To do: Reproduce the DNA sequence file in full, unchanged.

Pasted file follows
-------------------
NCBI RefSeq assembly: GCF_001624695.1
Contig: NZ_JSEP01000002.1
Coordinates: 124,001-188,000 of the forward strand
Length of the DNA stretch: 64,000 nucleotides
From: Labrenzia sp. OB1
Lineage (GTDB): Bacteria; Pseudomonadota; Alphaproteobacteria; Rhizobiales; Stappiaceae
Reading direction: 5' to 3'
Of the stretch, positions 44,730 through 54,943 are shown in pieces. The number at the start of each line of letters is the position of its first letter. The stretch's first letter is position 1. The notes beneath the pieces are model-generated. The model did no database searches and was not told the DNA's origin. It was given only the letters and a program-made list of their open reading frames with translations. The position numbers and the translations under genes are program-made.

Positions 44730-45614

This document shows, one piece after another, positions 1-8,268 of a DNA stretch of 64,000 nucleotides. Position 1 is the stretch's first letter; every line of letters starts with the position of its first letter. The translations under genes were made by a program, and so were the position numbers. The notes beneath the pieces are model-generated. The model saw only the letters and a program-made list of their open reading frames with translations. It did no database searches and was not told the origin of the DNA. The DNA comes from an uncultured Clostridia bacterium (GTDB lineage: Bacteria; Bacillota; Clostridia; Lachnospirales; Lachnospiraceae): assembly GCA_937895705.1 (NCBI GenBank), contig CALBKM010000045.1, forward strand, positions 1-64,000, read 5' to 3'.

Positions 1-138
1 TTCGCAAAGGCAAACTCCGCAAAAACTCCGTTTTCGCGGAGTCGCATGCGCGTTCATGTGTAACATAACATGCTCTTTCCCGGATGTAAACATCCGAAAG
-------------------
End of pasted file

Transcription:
NCBI RefSeq assembly: GCF_001624695.1
Contig: NZ_JSEP01000002.1
Coordinates: 124,001-188,000 of the forward strand
Length of the DNA stretch: 64,000 nucleotides
From: Labrenzia sp. OB1
Lineage (GTDB): Bacteria; Pseudomonadota; Alphaproteobacteria; Rhizobiales; Stappiaceae
Reading direction: 5' to 3'
Of the stretch, positions 44,730 through 54,943 are shown in pieces. The number at the start of each line of letters is the position of its first letter. The stretch's first letter is position 1. The notes beneath the pieces are model-generated. The model did no database searches and was not told the DNA's origin. It was given only the letters and a program-made list of their open reading frames with translations. The position numbers and the translations under genes are program-made.

Positions 44730-45614

This document shows, one piece after another, positions 1-8,268 of a DNA stretch of 64,000 nucleotides. Position 1 is the stretch's first letter; every line of letters starts with the position of its first letter. The translations under genes were made by a program, and so were the position numbers. The notes beneath the pieces are model-generated. The model saw only the letters and a program-made list of their open reading frames with translations. It did no database searches and was not told the origin of the DNA. The DNA comes from an uncultured Clostridia bacterium (GTDB lineage: Bacteria; Bacillota; Clostridia; Lachnospirales; Lachnospiraceae): assembly GCA_937895705.1 (NCBI GenBank), contig CALBKM010000045.1, forward strand, positions 1-64,000, read 5' to 3'.

Positions 1-138
1 TTCGCAAAGGCAAACTCCGCAAAAACTCCGTTTTCGCGGAGTCGCATGCGCGTTCATGTGTAACATAACATGCTCTTTCCCGGATGTAAACATCCGAAAG